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Henry Wadsworth Longfellow, ed. Poems of Places: An Anthology in 31 Volumes.
Americas: Vol. XXX. 1876–79.

British America: Baffin’s Bay

The Fate of Sir John Franklin

By Bessie Raynor Parkes (1829–1925)

IN summer, eighteen fifty-eight,

A ship sailed out from Aberdeen;

A gilded pet for summer state

The little Fox had been.

But ringing hammers night and day

Her coat of iron mail did fix,

Before they sent the Fox away

With sailors twenty-six.

I call them sailors every one,

Since all were true in time of need;

A very little band to run

Great risk for doubtful meed.

True English hearts sent food and drink,

And everything the crew could store,

And every blessing heart could think

Pursued them from the shore.

And so, across the great salt deep,

From Aberdeen they steamed away;

And, doubling Greenland’s ice-clogged steep,

Pushed up to Baffin’s Bay.

But there the cruel ice grew thick,

And hemmed them in, and hemmed them round;

The little Fox she could not pick

Her way into the Sound,

Which opens westwards towards the Bay,

And leads to endless mysteries,

And kept for many a weary day

The secret of the seas.

So, being finally beset,

Her prow was wedged as in a vice;

And month by month was never wet

Amidst those leagues of ice.

For eight long months seemed motionless,

While game and tale the gloom beguiles;

Yet she, in darkness and distress,

Drifted a thousand miles!

All down the length of Baffin’s Bay,

A southern drift the Fox did keep,

Till darkness melted quite away,

And she into the deep.

A solemn and an awful track

That silent passage seems to me,

From midnight and the Frozen Pack,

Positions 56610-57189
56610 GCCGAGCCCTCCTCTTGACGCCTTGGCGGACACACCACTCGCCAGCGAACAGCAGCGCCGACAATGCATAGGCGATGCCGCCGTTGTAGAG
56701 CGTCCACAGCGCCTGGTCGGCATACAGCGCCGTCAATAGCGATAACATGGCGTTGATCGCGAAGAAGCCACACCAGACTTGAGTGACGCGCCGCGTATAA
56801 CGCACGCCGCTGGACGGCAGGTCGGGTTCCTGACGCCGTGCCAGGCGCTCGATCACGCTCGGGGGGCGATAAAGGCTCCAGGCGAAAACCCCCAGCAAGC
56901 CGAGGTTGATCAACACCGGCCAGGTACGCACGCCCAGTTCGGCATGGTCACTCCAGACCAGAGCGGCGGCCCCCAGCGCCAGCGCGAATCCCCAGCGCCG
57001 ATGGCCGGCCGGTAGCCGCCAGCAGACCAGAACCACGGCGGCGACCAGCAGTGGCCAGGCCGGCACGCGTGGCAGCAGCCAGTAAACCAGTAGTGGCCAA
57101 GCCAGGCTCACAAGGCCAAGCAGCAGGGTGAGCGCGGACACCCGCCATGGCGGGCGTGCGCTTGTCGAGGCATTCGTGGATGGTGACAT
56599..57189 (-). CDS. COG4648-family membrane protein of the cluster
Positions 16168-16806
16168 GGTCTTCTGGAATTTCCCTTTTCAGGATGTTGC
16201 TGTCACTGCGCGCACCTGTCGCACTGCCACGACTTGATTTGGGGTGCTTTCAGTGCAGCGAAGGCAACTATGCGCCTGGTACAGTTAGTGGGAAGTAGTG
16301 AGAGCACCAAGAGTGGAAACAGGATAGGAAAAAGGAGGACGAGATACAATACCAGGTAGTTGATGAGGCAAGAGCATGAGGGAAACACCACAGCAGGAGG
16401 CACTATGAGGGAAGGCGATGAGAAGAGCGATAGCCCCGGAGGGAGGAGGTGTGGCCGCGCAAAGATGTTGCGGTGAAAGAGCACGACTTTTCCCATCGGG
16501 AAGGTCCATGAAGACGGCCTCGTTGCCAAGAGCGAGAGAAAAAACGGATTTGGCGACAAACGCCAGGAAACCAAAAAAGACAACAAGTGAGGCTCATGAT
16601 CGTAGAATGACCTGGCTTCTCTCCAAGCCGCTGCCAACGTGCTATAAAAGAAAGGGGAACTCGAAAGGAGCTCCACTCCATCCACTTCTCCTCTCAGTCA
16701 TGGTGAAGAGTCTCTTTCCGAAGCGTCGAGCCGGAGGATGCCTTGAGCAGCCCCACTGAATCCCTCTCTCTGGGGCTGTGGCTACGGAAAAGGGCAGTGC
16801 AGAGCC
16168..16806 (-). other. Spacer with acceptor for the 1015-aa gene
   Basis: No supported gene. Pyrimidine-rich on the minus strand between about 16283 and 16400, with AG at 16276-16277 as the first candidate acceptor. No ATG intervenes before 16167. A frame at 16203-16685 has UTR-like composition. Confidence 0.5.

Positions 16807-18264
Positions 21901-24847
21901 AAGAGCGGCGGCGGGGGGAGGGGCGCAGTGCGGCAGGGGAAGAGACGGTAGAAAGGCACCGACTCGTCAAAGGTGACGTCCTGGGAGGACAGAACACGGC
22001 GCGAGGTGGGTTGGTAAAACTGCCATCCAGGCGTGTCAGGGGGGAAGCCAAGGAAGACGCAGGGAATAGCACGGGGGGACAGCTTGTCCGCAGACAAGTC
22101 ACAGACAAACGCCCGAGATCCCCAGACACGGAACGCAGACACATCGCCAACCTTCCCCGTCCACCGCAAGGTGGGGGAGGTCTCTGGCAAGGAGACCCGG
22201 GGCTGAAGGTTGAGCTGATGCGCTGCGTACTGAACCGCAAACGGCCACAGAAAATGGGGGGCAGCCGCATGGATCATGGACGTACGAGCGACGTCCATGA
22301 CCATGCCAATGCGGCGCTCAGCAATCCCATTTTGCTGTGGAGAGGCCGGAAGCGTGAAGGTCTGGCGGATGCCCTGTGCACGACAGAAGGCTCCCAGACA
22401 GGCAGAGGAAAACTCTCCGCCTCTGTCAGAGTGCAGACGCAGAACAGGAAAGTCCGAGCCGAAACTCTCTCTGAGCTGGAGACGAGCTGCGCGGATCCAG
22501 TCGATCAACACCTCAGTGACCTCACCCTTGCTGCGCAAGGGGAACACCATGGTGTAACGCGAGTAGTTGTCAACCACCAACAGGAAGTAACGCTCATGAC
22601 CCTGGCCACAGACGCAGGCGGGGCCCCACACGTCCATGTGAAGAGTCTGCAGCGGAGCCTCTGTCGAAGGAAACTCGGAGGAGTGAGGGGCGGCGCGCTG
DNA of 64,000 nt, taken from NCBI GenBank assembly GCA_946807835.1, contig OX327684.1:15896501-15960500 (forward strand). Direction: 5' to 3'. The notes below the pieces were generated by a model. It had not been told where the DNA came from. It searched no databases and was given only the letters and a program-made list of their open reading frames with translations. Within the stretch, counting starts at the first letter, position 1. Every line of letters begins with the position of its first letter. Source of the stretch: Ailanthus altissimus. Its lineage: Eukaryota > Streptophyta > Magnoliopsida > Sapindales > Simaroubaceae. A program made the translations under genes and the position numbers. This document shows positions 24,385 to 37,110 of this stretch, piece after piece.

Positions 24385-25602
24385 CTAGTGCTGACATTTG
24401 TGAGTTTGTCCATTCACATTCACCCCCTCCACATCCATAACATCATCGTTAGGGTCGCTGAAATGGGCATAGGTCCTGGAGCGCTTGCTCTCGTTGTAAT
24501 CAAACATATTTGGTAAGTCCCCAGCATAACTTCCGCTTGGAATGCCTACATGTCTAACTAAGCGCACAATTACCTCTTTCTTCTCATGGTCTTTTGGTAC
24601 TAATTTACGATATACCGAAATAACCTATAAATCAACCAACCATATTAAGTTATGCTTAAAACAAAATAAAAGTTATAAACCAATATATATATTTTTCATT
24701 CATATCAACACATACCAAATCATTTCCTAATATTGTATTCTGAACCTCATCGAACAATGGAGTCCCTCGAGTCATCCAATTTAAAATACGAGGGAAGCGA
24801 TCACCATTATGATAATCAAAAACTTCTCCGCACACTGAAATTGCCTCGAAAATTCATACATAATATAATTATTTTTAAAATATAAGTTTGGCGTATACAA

To sunshine and the sea!

And then the gallant little ship

Put joyfully into the shore,

And soon her slender paddles dip

In Northern seas once more.

This time the summer days were long,

The little Fox is very wise,

And soon she paddles, safe and strong,

Beneath the western skies.

Now Heaven direct her in her track,

And send some sure and guiding breeze,

Or she will never bring us back

The secret of the seas.

She struggles up the Northern route,

The Northern ice is hard and broad;

The little Fox must put about

And seek some other road.

But, though she struggles day and night,

She cannot reach the wished-for land;

The captain and his men alight

Upon a frozen strand.

An awful thing it was to be

Alone upon the icy plain,

Which broadens imperceptibly

Into an icy main!

And then they sledged both east and north,

And then they sledged both south and west,

Till the dread doubt which drove them forth

At last was set at rest.

What did they find? A paper, scored

With English writing, English names,

(How long by English hearts deplored!)

Signed Crosier and Fitzjames!

Scant record of their hungry grief

That blotted page supplied;

But one faint gleam of sad relief—

The day when Franklin died.

At least he died within his cot,

While kindly eyes were watching there;

We know no tribute was forgot,

They buried him with prayer.

And thus the secret of the seas

Was yielded to their quest,

The mystery of mysteries

Was solved and set at rest.